The Washington Semester in Contemporary Islam gives you an exciting, unique opportunity to experience the complex dynamics shaping the relationship between Islam and national and international politics.
Muslim communities and the role of Islam have long been important elements in national debates on cultural and religious diversity, civil rights, and American foreign policy. The Washington Semester Program offers you an exceptional opportunity to articulate community interests at the national policy level.
The Contemporary Islam semester combines a rigorous and in-depth investigation of Islamic resources, contributions, and insights with hands-on experience to allow you to develop expertise on Islamic perspectives along with professional skills and political experience.
Seminars and guest lectures by leading experts on Islam in a variety of fields from history, politics, theology, and spirituality to gender issues and culture provide you with a Muslim perspective. While analyzing the current challenges and issues of concern to the Muslim community, you learn distinctly Islamic approaches to:
• peace building, human rights, and conflict resolution
• development, economics, and social justice
• interfaith coexistence, pluralism, and spirituality
• philosophy, science, and art
The Contemporary Islam semester also gives you the opportunity to explore policy-making processes through exchanges and discussions with front-line civil society leaders, think tank experts, and government policy makers. An internship at a key institution gives you a greater insight into the complexities, challenges, and ongoing contributions of the Muslim community to American policy formulation. You will emerge with practical knowledge about effective communication, outreach organization, and policy making.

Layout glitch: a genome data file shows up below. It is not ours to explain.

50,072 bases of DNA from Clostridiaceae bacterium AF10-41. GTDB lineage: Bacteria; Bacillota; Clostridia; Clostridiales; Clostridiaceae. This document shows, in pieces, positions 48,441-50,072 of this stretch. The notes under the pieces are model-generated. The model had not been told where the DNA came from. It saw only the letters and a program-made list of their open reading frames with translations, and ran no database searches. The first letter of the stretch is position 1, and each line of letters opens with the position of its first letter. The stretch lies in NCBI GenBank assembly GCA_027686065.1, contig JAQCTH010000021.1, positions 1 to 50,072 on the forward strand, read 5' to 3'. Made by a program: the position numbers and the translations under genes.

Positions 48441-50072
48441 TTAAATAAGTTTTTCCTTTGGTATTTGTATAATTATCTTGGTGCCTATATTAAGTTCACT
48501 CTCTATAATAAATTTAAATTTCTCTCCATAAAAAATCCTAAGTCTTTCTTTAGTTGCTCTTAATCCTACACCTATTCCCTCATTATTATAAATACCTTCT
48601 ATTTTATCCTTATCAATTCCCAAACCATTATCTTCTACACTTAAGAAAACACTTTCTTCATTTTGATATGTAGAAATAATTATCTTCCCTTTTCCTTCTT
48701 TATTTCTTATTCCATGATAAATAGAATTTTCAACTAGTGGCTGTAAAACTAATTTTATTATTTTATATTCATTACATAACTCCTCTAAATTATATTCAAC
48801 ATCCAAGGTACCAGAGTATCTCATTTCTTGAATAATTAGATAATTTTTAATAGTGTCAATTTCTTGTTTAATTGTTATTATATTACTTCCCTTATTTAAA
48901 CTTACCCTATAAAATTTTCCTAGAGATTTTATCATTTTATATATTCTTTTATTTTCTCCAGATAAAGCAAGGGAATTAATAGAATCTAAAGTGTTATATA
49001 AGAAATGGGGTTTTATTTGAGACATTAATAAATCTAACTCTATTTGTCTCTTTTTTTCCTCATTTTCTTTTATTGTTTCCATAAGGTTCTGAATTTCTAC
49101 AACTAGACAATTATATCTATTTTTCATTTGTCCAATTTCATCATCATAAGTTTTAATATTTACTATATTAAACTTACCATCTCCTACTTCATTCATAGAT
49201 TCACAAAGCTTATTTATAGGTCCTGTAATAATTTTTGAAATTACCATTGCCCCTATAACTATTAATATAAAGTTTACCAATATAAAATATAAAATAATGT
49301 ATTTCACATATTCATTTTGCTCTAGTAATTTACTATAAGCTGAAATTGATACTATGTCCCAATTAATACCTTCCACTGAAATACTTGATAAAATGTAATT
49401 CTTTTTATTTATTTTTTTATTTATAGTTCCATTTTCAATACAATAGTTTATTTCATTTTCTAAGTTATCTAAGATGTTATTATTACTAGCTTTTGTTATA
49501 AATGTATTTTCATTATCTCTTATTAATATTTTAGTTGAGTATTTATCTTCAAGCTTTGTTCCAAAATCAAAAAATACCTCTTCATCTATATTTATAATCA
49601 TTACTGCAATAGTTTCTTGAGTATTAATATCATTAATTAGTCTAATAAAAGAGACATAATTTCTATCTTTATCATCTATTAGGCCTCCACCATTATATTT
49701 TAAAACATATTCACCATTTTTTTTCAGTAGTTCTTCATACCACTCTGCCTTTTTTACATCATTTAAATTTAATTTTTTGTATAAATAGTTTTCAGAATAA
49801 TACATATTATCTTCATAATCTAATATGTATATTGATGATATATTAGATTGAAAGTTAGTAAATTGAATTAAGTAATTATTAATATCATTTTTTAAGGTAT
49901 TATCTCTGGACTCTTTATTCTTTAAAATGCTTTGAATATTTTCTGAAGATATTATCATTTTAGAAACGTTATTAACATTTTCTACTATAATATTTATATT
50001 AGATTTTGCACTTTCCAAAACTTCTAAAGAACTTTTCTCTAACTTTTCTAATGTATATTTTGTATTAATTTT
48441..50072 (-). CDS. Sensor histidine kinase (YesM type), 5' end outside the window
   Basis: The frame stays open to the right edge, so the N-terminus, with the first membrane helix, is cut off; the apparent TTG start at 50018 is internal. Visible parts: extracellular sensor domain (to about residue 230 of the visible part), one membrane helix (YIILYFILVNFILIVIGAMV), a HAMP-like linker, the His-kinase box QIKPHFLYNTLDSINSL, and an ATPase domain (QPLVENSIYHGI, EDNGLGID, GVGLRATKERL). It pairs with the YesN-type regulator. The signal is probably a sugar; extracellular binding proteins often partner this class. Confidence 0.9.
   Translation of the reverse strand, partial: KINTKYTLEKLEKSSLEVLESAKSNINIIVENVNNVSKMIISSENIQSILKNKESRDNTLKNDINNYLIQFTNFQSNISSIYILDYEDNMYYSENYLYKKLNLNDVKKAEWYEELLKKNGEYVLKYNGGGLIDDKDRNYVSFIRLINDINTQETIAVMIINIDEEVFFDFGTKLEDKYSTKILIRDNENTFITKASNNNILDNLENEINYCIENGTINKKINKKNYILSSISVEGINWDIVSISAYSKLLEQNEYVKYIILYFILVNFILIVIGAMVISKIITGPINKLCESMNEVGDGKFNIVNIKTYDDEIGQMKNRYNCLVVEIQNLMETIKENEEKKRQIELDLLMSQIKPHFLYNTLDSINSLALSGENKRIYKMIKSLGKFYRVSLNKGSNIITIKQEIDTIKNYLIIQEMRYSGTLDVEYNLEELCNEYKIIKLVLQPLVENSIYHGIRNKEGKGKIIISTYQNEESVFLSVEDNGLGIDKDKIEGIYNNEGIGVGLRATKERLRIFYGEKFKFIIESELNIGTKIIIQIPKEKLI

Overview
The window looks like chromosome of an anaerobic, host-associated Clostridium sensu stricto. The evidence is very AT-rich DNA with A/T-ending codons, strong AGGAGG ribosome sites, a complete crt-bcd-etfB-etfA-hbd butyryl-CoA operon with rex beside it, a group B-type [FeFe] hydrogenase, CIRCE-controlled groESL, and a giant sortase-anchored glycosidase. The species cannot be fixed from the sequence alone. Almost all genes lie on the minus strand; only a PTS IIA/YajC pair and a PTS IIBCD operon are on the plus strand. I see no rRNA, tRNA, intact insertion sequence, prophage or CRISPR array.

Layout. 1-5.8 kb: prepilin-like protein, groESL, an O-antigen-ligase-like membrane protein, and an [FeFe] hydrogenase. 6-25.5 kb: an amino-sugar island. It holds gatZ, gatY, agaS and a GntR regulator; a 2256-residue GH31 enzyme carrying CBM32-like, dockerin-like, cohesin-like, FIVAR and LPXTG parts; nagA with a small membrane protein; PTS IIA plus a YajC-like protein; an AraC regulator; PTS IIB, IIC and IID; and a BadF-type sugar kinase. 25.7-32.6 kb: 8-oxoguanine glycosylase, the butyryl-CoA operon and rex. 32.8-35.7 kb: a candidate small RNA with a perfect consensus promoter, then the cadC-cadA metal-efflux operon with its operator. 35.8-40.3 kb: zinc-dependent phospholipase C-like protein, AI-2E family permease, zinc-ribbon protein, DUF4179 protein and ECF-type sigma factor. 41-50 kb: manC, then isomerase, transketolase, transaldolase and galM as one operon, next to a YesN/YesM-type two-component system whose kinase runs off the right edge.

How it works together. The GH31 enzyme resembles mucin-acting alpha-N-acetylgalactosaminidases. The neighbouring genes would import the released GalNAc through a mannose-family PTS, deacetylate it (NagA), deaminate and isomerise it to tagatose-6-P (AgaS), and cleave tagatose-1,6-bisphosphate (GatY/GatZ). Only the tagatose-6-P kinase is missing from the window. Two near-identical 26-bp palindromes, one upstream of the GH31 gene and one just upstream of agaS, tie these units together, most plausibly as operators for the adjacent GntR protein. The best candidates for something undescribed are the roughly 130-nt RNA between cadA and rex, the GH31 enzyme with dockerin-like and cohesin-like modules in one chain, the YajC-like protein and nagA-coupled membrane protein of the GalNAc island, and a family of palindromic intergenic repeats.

The Contemporary Islam semester includes an extraordinary three-week academic field excursion to two predominantly Muslim countries, Egypt and Jordan. While in Egypt you stay in Cairo, one of the world’s most fascinating cities.
Through seminars with government officials and scholars at the American University of Cairo, you examine the impact of Islam on the culture and policy making of the Middle East’s most populous country. Particular emphasis focuses on Egypt’s diverse forms of Islam.
Your class also gives you the opportunity to explore the Great Pyramid of Giza and marvel at the beauty and wonder of the Great Sphinx. Later, you can bargain in the Khan-el Khalili bazaar, considered one of the most interesting and important shopping areas in Egypt.
In Jordan, several of your classes are in Amman, the capital, a modern city with an old world touch. You study the Palestinian issue as part of your academic program in Jordan along with the divide between modernization and traditional religion and culture.
The ancient city Petra, considered one of the eight wonders of the world, is also on your itinerary in Jordan. Carved from sheer rock, it served as an important junction for trade routes linking the Middle East with other areas of the world 2,000 years ago.
For detailed information visit: Washington Semester, Contemporary Islam